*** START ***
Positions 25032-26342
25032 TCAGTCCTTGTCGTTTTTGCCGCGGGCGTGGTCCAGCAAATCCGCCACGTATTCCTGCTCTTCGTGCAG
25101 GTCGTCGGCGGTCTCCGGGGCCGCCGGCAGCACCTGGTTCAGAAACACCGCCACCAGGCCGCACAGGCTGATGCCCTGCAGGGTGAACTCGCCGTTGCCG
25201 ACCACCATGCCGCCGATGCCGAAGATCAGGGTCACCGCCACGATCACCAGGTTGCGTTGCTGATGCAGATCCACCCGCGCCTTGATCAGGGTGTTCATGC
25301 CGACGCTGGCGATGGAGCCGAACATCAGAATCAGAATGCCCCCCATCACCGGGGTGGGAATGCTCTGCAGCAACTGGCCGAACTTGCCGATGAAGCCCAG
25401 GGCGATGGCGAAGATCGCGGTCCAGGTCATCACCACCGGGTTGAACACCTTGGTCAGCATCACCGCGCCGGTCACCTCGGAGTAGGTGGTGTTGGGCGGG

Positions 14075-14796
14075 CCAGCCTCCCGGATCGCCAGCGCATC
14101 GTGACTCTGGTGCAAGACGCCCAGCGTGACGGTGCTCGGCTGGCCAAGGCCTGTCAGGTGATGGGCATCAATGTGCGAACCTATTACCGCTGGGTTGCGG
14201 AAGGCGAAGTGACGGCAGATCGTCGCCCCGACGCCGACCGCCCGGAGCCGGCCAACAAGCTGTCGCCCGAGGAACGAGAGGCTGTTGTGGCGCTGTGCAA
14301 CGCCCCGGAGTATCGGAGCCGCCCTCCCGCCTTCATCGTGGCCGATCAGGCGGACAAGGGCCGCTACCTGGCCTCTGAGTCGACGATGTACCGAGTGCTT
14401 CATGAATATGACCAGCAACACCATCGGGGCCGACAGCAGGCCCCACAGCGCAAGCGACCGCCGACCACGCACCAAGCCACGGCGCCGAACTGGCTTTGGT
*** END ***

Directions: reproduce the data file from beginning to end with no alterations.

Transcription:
Positions 25032-26342
25032 TCAGTCCTTGTCGTTTTTGCCGCGGGCGTGGTCCAGCAAATCCGCCACGTATTCCTGCTCTTCGTGCAG
25101 GTCGTCGGCGGTCTCCGGGGCCGCCGGCAGCACCTGGTTCAGAAACACCGCCACCAGGCCGCACAGGCTGATGCCCTGCAGGGTGAACTCGCCGTTGCCG
25201 ACCACCATGCCGCCGATGCCGAAGATCAGGGTCACCGCCACGATCACCAGGTTGCGTTGCTGATGCAGATCCACCCGCGCCTTGATCAGGGTGTTCATGC
25301 CGACGCTGGCGATGGAGCCGAACATCAGAATCAGAATGCCCCCCATCACCGGGGTGGGAATGCTCTGCAGCAACTGGCCGAACTTGCCGATGAAGCCCAG
25401 GGCGATGGCGAAGATCGCGGTCCAGGTCATCACCACCGGGTTGAACACCTTGGTCAGCATCACCGCGCCGGTCACCTCGGAGTAGGTGGTGTTGGGCGGG

Positions 14075-14796
14075 CCAGCCTCCCGGATCGCCAGCGCATC
14101 GTGACTCTGGTGCAAGACGCCCAGCGTGACGGTGCTCGGCTGGCCAAGGCCTGTCAGGTGATGGGCATCAATGTGCGAACCTATTACCGCTGGGTTGCGG
14201 AAGGCGAAGTGACGGCAGATCGTCGCCCCGACGCCGACCGCCCGGAGCCGGCCAACAAGCTGTCGCCCGAGGAACGAGAGGCTGTTGTGGCGCTGTGCAA
14301 CGCCCCGGAGTATCGGAGCCGCCCTCCCGCCTTCATCGTGGCCGATCAGGCGGACAAGGGCCGCTACCTGGCCTCTGAGTCGACGATGTACCGAGTGCTT
14401 CATGAATATGACCAGCAACACCATCGGGGCCGACAGCAGGCCCCACAGCGCAAGCGACCGCCGACCACGCACCAAGCCACGGCGCCGAACTGGCTTTGGT